I’m thinking of doing an executive MBA. It means I can still carry on working but would work every other weekend to gain what increasingly appears to be an important qualification in the world of business. The communications industry is after all the fusion of commerciality and creativity – and anything that can help that seems worthwhile.
Part of the application process to all the leading business schools is a course called the GMAT. It’s a test of logic – split into verbal and quantative sections. Put simply, to get into the best schools – you need to be in the top 5-10% of all the people taking it. It’s a real challenge – and really separates the men from the boys. Now, the most intelligent people get the best scores it would seem. People who have high flying careers and have always achieved scholastic excellence get the best scores. That would make sense after all.
The fact is though, this test is not a test of intelligence – it’s a test of dedication. It’s this point that neatly ties into a recent blog post by Seth Godin. In it, he outlines what he perceives to be the hierarchy of success:
Attitude and approach are what leads to the greatest levels of success. Attitude relates to why we lead our lives and approach looks at the things that we do to make our reasons for living happening. Neither of these are easy to master – if they were then everyone would do them! It’s this reason why the GMAT is such a good test for business schools as it focuses specifically on these areas rather than pure intelligence, which is worthless unless applied practically.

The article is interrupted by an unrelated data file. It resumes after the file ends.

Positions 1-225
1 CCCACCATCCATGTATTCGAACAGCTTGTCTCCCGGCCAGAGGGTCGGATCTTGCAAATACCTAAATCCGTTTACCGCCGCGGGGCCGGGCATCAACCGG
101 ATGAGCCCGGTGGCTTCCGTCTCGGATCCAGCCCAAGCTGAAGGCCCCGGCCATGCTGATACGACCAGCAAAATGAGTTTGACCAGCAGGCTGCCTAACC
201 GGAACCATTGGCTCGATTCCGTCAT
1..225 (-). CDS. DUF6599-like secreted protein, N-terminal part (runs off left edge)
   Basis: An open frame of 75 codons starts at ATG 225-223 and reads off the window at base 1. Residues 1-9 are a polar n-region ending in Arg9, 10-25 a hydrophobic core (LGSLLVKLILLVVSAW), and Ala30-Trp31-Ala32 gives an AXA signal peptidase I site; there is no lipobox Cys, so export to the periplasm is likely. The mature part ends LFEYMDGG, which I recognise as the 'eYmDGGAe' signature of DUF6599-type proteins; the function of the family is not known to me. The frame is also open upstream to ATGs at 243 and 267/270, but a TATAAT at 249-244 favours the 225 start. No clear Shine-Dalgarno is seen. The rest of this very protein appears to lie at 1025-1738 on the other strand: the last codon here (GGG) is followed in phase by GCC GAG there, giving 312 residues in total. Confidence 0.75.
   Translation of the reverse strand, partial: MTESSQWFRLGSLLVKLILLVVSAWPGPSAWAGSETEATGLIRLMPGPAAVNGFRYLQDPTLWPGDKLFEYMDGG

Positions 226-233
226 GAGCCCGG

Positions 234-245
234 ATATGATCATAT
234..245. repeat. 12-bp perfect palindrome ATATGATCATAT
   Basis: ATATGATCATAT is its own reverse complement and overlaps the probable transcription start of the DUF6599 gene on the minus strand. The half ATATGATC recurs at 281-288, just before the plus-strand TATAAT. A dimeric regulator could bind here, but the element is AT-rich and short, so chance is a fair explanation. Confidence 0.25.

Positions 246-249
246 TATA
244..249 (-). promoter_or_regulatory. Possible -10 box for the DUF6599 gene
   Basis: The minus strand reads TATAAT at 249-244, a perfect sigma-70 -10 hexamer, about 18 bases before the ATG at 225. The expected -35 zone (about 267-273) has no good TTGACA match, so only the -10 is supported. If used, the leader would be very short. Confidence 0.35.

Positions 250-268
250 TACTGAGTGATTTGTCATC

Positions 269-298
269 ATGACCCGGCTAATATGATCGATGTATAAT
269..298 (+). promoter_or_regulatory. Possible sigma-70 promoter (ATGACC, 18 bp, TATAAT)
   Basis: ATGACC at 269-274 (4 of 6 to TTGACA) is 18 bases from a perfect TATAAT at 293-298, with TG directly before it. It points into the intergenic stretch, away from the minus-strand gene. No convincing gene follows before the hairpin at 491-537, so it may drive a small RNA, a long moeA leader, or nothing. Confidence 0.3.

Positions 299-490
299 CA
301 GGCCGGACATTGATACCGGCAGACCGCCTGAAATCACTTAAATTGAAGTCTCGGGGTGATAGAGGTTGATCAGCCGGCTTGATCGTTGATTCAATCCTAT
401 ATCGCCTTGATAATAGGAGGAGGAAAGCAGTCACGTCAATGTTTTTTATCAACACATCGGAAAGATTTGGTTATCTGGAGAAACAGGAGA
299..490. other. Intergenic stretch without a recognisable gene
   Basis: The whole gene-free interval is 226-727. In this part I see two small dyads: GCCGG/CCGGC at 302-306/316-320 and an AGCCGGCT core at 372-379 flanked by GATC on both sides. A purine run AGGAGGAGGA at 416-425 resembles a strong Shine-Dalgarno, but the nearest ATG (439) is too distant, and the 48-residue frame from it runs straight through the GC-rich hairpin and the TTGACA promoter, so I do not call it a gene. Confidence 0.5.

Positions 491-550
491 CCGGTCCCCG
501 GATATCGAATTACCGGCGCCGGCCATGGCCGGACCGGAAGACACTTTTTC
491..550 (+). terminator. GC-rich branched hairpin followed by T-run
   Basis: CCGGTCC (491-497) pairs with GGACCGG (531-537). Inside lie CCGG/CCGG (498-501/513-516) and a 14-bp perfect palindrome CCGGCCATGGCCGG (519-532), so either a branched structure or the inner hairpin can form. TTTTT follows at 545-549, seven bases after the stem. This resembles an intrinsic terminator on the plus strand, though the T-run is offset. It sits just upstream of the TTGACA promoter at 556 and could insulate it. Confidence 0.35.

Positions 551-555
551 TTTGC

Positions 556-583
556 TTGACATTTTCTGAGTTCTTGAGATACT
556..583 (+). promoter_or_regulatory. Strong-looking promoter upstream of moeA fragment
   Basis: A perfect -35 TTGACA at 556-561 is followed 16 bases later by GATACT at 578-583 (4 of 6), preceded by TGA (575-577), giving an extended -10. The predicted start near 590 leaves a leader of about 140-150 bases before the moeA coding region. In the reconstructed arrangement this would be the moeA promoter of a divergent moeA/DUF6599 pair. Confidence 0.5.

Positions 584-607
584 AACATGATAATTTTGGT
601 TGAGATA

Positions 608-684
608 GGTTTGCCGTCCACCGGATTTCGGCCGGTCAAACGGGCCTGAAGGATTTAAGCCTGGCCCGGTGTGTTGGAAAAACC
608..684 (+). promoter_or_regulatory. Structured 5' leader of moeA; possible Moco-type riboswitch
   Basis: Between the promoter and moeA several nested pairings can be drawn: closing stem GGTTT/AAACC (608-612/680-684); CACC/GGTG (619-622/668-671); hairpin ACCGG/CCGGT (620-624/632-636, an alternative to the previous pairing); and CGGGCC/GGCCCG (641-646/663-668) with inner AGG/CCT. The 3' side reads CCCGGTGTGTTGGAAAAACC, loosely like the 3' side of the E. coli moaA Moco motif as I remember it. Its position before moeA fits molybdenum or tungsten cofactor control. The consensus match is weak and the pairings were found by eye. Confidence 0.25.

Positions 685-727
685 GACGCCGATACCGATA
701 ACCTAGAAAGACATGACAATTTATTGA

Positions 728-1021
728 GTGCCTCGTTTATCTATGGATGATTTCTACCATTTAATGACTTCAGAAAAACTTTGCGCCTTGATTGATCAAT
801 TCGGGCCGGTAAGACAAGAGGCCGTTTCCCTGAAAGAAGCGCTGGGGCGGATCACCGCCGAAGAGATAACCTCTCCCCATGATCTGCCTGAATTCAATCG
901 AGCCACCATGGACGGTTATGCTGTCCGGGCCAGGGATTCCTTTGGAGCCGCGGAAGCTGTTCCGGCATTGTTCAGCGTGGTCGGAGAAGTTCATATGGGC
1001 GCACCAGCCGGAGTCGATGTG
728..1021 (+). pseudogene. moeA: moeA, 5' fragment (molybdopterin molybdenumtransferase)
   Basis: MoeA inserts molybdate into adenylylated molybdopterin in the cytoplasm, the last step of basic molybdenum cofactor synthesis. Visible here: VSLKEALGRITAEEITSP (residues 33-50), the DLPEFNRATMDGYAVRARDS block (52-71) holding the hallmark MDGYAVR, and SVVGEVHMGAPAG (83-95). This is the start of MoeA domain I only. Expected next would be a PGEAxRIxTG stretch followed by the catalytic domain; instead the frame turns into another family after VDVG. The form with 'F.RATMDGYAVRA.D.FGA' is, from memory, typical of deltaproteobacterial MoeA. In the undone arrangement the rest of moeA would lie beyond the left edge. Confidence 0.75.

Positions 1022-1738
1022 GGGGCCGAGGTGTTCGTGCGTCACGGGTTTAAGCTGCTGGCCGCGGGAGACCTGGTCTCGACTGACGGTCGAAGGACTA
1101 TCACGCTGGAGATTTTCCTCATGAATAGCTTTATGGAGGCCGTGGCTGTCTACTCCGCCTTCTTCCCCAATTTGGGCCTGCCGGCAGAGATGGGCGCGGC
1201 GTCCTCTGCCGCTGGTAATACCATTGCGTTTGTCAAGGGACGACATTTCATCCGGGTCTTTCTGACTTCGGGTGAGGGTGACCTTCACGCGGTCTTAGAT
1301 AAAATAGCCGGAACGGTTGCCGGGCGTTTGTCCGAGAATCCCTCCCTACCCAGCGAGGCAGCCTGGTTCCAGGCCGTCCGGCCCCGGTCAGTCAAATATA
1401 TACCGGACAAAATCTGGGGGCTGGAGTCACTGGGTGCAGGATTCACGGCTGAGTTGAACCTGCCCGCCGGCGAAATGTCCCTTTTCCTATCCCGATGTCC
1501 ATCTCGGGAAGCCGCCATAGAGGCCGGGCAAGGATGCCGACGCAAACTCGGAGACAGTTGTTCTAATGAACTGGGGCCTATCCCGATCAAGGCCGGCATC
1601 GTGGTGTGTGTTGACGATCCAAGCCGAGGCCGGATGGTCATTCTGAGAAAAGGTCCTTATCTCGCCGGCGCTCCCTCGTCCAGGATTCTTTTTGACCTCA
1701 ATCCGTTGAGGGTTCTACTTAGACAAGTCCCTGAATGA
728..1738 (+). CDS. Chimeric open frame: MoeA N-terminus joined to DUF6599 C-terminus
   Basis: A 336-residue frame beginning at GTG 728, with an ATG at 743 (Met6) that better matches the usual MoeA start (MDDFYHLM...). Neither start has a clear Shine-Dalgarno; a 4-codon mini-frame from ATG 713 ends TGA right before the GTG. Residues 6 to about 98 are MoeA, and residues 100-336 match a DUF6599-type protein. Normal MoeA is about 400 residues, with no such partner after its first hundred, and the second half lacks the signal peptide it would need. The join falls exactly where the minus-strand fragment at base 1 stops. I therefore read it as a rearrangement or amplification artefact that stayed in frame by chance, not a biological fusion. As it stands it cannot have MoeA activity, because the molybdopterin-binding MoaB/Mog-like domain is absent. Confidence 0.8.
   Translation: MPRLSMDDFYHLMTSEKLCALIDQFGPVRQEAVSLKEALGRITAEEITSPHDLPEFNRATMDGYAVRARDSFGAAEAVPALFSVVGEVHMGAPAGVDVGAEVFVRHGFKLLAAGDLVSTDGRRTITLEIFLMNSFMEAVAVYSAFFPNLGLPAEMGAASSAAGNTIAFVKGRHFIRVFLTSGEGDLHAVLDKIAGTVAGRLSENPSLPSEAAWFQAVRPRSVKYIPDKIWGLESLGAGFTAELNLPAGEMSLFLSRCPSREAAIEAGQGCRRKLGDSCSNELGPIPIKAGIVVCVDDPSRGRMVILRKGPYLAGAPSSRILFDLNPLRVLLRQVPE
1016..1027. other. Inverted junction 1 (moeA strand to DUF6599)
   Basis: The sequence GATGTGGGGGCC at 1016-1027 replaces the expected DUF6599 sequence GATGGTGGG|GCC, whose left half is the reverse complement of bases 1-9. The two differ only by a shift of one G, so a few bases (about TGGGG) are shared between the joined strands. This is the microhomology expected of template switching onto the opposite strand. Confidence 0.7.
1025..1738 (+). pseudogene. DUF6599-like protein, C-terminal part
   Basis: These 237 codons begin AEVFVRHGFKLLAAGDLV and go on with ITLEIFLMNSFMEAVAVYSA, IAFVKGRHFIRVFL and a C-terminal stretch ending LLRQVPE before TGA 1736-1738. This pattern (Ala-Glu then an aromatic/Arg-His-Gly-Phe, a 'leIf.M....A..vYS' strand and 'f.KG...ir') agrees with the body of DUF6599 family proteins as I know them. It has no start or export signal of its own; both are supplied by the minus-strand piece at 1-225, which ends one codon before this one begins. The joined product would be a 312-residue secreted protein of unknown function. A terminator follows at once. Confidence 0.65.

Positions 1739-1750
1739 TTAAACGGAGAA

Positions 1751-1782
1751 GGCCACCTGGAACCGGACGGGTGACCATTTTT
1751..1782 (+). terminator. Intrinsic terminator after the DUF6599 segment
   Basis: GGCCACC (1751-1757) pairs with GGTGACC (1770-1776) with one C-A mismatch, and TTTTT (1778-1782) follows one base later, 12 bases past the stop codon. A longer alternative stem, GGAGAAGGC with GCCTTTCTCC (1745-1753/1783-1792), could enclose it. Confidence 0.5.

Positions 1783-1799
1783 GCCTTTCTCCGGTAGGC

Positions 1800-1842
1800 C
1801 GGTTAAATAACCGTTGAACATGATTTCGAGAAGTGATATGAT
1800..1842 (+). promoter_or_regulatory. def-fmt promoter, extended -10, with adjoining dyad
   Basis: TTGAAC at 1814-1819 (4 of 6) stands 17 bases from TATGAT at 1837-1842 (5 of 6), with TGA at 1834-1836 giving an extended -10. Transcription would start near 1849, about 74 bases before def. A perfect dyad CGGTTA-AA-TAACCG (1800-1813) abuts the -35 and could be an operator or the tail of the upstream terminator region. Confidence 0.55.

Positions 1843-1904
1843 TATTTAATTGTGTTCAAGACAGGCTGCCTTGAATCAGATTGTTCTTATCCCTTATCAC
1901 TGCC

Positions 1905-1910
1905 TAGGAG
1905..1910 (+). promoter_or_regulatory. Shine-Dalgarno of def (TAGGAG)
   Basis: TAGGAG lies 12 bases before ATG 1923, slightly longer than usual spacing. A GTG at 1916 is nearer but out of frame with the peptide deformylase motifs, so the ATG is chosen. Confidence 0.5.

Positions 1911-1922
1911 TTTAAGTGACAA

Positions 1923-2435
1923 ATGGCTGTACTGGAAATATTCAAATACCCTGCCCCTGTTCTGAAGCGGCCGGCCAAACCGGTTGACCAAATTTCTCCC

Some more questions that Godin then mentions are:
- How do you deal with failure?
- When will you quit?
- How do you treat competitors?
- What personality are you looking for in the people you hire?
- What’s it like to work for you? Why? Is that a deliberate choice?
- What sort of decisions do you make when no one is looking?
It’s really interesting stuff, and I have found recently that sometimes you don’t know what you want until you take some time to evaluate. In the hecticness of modern life – you presume you are what you are. In reality, you are who you want to be…